When should I pick an Individual Incident for each new row and one incident for all the new rows? We recommend our users to configure incidents such that you are taking action on an individual item as per your workflows. If you are a team where you need to take specific action on top of each delayed order / SLA Breach / Missed deadlines, you should ideally choose an individual incident for each new row. If you are a team where you have an alert which lists out delayed orders for a partner and have to take action on the partner, you should be ideally using One incident for all the new rows. In this way, you can get a list of all the delayed orders for a partner and take action to understand the issue with the partner.

In short, if you take action on an individual item, you need to use an Individual incident for each row. If you take action on a group of items together, you should choose one incident for all new rows.

After choosing the type of incidents being created, you can configure how an incident will look like. Each incident in locale has a set of properties

  1. Title of the incident: A short and concise title which describes the problem

  2. Description/Playbook: Brief of the incident, additional details or steps to resolve an issue or problem identified by the alert.

You can use the SQL query response within these titles and descriptions to enrich the data and make it personalized. Make sure you fetch all the necessary information for each item in the same SQL row so that it can be used to customize the titles and descriptions.

3. Priority of the Incident: Locale provides multiple priorities which can be used to denote the urgency of the incident being created. This can help your teammates to quickly act on incidents with higher priorities.

4. Assignees of the Incident: You can select the team and team members who are responsible for solving the incident. If you want assignees to be dynamic for each item, you can fetch the email of your assignee in the SQL response corresponding to each row, and you can use the dynamic assignee option to automatically assign your team members in locale with the email address.

If you are using dynamic assignment, make sure you query the email address along with each row and make sure you have already invited these team members to locale.

In case, we don't find a team member with a matching email address from the SQL results, you can choose a default assignee or the incident will go unassigned.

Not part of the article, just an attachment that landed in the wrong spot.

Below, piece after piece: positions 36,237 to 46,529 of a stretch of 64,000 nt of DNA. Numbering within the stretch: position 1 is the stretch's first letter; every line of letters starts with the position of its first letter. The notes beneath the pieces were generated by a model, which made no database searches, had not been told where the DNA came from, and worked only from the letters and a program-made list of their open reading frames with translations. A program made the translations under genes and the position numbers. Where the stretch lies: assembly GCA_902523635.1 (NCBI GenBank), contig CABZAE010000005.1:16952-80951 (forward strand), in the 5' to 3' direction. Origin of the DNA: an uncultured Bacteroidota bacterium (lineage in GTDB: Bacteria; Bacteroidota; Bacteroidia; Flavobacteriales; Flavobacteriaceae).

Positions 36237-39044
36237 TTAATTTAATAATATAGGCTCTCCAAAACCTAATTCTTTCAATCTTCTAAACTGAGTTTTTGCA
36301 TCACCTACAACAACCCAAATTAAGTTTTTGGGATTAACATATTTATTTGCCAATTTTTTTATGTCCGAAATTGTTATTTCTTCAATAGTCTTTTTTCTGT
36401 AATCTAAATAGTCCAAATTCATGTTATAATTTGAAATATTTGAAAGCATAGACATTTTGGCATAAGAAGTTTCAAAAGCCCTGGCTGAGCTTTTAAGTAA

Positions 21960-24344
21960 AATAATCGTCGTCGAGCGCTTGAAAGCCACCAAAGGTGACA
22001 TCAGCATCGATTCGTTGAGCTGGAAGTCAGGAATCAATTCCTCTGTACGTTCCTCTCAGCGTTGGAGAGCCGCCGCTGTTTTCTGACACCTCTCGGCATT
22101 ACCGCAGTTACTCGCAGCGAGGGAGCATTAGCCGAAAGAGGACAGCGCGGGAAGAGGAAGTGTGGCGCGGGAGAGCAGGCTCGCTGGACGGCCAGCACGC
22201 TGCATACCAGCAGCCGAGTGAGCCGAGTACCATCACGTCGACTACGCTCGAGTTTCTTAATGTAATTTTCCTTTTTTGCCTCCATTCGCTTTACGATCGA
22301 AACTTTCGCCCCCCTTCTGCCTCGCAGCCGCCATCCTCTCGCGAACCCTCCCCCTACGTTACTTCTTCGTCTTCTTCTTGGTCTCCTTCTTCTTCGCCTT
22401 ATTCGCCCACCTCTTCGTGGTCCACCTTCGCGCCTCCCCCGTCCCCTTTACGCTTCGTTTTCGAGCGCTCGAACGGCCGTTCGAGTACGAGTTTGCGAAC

5. Escalations: You can also define a rule to escalate an incident to a different team member if an incident is not resolved within a specified time period. The user assigned for escalation will receive notification whenever an incident is escalated.

6. Automatic Resolution: Helps you to automatically resolve an incident created for a new row to be resolved if locale detects that the corresponding row is no longer present in the SQL response in future runs.

7. Automatic Labels: You can choose the labels to categorieze the incidents based on the data present in the SQL response. You can pick max 5 columns which will get added as labels for each incidents. Labels helps you to analyze and gather insights on how your alerts and teams are performing.

8. Suggested Labels: You can pick some of the existing labels already created in your organization to show to your team mates to choose from. This helps your team mates to quickly select a label from a list of suggested labels to be used for the incident. (These labels won't be automatically added to the incident, instead it will be shown as recommendation to your team members to choose form)

Step 4: Configuring Notifications and Actions for your alerts

Locale provides a handful of options to choose from, to which we will send notifications whenever a new incident is created or an incident is escalated. You can click on + Add notifications / action button on the final step to get a menu of all the destinations' locale supports. If you want something that's not listed, you can contact us, and we will get it ready for you.

Locale will automatically add the emails of assignees and user to be escalated to in the notifications. You can add more users or remove these notifications simply by editing the notification item.

You can pick from the list provided and go on to configure the destination specific details to receive your notifications.

Apart from Email Subscribers, all the other destinations will receive notification/action only for new incidents being created or an existing incident being escalated.

Email subscribers will receive, not just the above-mentioned notifications, they will also receive notifications for new comments as well as the incidents.

Once you have confirmed all the details for your alert, you can click on Save Alert and your alert will start running. New incidents and notifications will be created whenever the alert/monitor identifies new rows being added to the list you configured via SQL.

Have more doubts? You can always contact us to get more information or clear your doubts.